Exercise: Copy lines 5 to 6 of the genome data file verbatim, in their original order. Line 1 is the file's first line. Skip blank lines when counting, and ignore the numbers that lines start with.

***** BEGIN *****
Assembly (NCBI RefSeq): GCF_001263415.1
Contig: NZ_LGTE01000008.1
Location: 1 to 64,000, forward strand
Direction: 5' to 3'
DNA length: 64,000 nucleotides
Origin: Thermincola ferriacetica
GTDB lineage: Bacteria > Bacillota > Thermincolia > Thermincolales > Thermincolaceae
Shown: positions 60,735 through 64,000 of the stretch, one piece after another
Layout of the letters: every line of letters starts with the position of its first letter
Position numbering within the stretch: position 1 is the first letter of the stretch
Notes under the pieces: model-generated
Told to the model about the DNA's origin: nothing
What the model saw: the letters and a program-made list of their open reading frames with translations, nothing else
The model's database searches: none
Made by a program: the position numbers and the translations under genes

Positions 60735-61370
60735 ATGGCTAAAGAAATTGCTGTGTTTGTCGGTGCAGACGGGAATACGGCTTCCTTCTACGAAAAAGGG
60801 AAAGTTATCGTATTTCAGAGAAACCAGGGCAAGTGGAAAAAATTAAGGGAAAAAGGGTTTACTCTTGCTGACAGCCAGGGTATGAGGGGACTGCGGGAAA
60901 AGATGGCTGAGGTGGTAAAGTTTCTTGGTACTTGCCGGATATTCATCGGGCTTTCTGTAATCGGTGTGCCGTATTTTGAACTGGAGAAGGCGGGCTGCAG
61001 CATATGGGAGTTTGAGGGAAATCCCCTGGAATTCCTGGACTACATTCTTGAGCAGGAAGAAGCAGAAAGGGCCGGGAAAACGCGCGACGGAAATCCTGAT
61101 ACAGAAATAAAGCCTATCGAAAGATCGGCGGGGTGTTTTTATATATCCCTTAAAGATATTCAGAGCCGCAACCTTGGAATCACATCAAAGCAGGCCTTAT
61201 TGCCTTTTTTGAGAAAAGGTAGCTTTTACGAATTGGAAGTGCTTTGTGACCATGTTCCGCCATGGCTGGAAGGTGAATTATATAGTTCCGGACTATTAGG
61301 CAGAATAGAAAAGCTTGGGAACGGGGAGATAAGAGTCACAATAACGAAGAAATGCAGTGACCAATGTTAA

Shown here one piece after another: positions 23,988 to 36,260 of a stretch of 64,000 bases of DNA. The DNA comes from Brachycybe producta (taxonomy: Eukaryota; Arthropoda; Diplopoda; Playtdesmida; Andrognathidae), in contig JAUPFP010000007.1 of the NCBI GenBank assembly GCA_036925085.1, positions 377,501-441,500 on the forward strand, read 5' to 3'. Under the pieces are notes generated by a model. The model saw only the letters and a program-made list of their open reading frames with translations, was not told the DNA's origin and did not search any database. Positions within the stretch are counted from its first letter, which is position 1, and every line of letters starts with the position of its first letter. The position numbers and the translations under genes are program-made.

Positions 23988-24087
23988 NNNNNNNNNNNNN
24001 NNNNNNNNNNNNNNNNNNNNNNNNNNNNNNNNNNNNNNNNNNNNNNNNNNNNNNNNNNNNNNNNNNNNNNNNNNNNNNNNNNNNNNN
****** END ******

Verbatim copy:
DNA length: 64,000 nucleotides
Origin: Thermincola ferriacetica